“The international community should support the Kurds to have an independent separate Kurdish delegation in Geneva, this will be more positive for a solution for all of Syria."
The call for representation is part of a broader attempt by federation members to gain international credibility. It has opened diplomatic offices in Moscow, and last week Kurdish officials close to the PYD travelled to the US to drum up support for an office in Washington.
Dibo said there had been a "step forward" from both the US and Russia on the diplomatic front.
“We have progressed both in the diplomacy and military level, but in order to take this forward there should be special coordination and support,” the PYD’s Dibo told MEE.
However, Aldar Xelil, one of the most influential Kurdish politicians in Syria, and co-chairman of the PYD-linked TEV-DEM, said that developments in Russia were more about its rivalry with Turkey, which believes the PYD is linked to the Kurdistan Workers Party (PKK).
Heavy clashes are continuing between the PKK and Turkish security troops since the breakdown of the ceasefire in July 2015.
“Its not because they like us, it is because they work against Turkey,” Xelil said. “We get diplomatic support from Russia, but we practically only find support from international coalition against IS.”
Not even Russian support helped the Kurds to join the Geneva talks, Kurdish officials say.
Nevertheless Mutlu Civiroglu, a Washington-based Kurdish affairs analyst, said Syrian Kurd-US relations had improved since the visit of the anti-IS envoy Brett McGurk last year, and the recent visit of Kurdish officials to Washington, who previously had difficulties getting visas.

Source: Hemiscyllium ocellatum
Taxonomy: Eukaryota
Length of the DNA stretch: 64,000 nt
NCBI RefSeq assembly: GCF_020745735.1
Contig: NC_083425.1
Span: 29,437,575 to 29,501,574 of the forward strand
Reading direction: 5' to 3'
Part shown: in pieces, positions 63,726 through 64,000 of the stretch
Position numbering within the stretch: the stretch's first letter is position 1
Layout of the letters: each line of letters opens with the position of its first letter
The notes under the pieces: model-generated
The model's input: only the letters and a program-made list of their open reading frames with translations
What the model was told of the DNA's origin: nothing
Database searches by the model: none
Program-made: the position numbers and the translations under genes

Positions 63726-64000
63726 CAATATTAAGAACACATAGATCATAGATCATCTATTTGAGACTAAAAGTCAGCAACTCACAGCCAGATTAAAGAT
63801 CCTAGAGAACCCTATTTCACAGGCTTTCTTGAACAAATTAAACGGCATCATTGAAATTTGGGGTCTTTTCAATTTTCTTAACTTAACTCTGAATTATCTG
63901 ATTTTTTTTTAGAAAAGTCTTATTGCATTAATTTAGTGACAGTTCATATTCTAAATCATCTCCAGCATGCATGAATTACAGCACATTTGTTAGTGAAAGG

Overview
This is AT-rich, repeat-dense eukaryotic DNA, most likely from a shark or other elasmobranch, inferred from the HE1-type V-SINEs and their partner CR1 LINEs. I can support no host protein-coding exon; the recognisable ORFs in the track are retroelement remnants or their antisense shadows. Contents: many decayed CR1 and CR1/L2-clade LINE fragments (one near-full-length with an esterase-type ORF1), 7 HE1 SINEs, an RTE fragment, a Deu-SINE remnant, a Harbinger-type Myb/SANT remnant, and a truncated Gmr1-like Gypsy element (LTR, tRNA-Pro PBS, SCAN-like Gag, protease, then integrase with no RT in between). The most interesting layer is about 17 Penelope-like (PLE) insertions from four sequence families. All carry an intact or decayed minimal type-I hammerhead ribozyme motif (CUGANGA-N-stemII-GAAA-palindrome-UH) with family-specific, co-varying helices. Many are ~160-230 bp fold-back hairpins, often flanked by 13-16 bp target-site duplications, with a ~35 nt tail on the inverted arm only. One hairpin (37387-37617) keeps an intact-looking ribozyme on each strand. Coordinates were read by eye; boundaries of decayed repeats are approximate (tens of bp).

“This shows that the relations are improving and this might mean that there will be a place for them at the negotiation table as well," he said.
"Maybe in the near future, we will see a Kurdish representation in Geneva."
The other Kurds
Even members of the rivals of the PYD were happy with closer US military ties to Kurdish factions.
“We trust the US policy and we will be happy for any foreign forces to protect us,” Majdal Delli, a member of the Kurdish Unity party, said.
“You can look when the coalition came to Iraqi Kurdistan [in 1991], and if you compare the Kurdistan region to the rest of Iraq, it is very safe now,” he added.
“Even though the US military officials did not visit the KNC, their visit to our area is good to us, and we believe one day the US will make the KNC and PYD to work together."
Civiroglu said the visit of General Votel to northern Syria was "very important" for the war against IS.
"It shows the US has confidence in the SDF and YPG and a high-profile general can be protected. This shows the US has trust in the forces on the ground,” he said.
“The general was also impressed with the abilities of the SDF fighters, and this will result in more support in the future not only from the air, and by ground advisers and more weapons."
The outcome was "positive,” he concluded, for all Kurds in Syria.